AL ASAD, Iraq -- A graduate of Texas Tech University, Cpl. Brian H. Walker enlisted in the Marine Corps in December 2003 to repay a personal obligation to the United States.
“We all have a debt to our country,” he said. “We all have to make a sacrifice for the freedoms we have and the lives we live. Some repay that debt by serving their country and others just take it for granted. I didn’t want to be one of those. As a Marine I can go on with my life with no regrets.”
An intelligence systems analyst with Marine Tactical Electronic Warfare Squadron 4, Walker, from Houston, recently won the noncommissioned officer of the quarter board for the 2nd Marine Aircraft Wing (Forward).
Quarterly boards stimulate competitive spirit among Marines and provide recognition and reward for those who demonstrate outstanding military leadership, appearance, job knowledge, and performance of duty.
To be selected for this honor Walker first faced keen competition in his squadron and won the squadron-level board. A few days later he competed against some of the finest noncommissioned officers in the entire Marine Aircraft Group 26 and won the group-level board. After competing against a handful of the best noncommissioned officers in the forward deployed wing he came out triumphant.
“After winning the squadron board I knew the competition was going to be good,” said Walker. “I actually thought I had lost the group board since my sergeant major didn’t tell anything until about an hour after it had ended. At no time I thought it would be a given, there are too many good Marines around for me to have thought that.”
And boards are something he’s familiar with. Walker won the noncommissioned officer of the quarter board in his squadron last October, and when he graduated basic training he competed in and took the honor graduate board, which earned him a meritorious promotion to the rank of lance corporal.
But even after earning all these accolades, he remains humble and acknowledges the assistance provided by others to get him where he is today.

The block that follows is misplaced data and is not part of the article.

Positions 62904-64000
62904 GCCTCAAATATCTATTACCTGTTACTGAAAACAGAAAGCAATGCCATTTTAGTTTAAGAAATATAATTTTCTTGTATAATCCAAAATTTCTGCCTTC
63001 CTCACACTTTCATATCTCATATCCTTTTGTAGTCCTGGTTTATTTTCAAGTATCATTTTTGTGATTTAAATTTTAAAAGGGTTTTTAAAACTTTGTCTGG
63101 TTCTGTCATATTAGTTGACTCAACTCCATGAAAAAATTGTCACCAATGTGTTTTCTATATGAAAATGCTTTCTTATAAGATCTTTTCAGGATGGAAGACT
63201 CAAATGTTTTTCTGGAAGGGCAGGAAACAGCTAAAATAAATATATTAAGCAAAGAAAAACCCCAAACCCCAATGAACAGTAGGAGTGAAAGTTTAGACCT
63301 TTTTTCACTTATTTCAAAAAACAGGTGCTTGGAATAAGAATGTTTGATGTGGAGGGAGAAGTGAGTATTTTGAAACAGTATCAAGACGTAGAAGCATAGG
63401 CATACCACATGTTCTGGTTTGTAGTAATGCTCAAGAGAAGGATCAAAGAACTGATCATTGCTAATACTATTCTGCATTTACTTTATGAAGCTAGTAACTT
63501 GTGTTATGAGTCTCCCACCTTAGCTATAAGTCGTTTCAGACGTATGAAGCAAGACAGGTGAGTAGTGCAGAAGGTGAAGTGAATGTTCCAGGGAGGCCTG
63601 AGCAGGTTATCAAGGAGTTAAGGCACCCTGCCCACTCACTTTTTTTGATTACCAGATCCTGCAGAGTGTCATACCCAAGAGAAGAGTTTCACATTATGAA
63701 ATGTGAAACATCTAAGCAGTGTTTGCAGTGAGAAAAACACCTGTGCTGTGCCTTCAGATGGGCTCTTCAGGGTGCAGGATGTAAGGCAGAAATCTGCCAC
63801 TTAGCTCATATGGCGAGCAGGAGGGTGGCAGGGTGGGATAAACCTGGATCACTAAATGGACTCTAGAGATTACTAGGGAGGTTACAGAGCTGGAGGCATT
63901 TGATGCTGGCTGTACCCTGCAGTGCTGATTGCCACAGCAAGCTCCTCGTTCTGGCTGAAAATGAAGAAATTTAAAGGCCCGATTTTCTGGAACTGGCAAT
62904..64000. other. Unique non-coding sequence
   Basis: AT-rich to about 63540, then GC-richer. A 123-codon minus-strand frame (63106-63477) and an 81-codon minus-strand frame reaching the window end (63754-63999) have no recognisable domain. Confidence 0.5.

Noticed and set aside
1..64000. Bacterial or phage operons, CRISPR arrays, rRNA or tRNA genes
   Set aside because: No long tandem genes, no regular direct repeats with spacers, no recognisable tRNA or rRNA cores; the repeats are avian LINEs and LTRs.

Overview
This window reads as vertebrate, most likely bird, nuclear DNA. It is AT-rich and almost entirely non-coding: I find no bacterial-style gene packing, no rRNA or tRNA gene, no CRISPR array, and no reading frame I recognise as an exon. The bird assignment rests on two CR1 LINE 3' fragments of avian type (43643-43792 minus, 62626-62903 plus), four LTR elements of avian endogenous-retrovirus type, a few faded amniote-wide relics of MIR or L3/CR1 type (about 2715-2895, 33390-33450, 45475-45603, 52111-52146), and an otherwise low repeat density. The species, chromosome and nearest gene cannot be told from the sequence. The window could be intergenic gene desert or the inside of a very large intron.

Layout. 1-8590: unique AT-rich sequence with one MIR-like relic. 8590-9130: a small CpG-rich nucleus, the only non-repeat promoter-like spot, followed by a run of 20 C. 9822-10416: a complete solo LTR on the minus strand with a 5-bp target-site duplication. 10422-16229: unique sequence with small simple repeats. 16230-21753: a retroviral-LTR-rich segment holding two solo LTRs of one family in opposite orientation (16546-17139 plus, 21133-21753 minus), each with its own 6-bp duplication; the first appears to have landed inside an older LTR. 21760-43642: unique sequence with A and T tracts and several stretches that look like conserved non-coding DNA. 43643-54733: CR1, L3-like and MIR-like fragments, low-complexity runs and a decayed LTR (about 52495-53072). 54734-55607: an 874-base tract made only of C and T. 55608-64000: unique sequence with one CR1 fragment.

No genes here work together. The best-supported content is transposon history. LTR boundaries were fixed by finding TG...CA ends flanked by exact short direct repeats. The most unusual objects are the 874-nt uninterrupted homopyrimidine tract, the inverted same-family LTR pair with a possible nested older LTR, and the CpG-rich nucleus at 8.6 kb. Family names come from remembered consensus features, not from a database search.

“The [noncommissioned officers] in my shop helped me understand how the boards would be and what to look for,” said Walker, who’s currently carrying out anti-terrorism and force protection duties. “My fellow Marines on duty spent hours and hours helping me get ready.”
Lance Cpl. Matthew A. Wagner, from Fort Smith, Ark., is one of Walker’s friends from basic training and serves with Marine All Weather Fighter Attack Squadron 224, a squadron that’s also deployed here. By luck of the draw, Wagner and Walker met again.
As a coincidence, Wagner competed and won the Marine of the quarter board in his squadron. He and Walker helped each other prepare for the next boards and they advanced to and won the wing-level boards.
“Lance Corporal Wagner and I got all the knowledge we could find and had the goal to go as far as we could,” said Walker. “Whenever we were lifting weights we would quiz each other between sets.”
A college graduate with bachelor’s degrees in history and economics, Walker had the option to never have to worry about these types of boards. He could have joined the military as an officer, like two of his friends from high school.
Army Capts. Doug Adams and Sam F. Harms, who Walker said he admires, are Houstonians who graduated with him from Cypress Creek High School in 1996. When they were commissioned as Army officers Walker was still in college unsure of what he wanted to do with his life.
When his friends deployed to Iraq in support of the Global War on Terrorism he realized he wanted to serve in the armed forces.
“I felt like I couldn’t look them in the eyes and not feel like I wasn’t doing my part for our country,” said Walker, who joined the Corps as an enlisted Marine to gain knowledge and experience and plans to transition to the officer ranks.
“It’s said that to be a good leader first you have to follow,” he said. “I’ve earned the respect of the Marines and I’ve become a noncommissioned officer. It is an honor to be in the best fighting force in the world and if I’m lucky to become an officer that will help me out a lot.”
Walker said he’d like to serve as an infantry or intelligence officer but in the mean time he’ll continue to do his best supporting his squadron as an enlisted Marine.
“No matter what I do I want to continue to learn from the Marines around and above me,” he said. “I credit them with my growth from a selfish college student to a Marine.”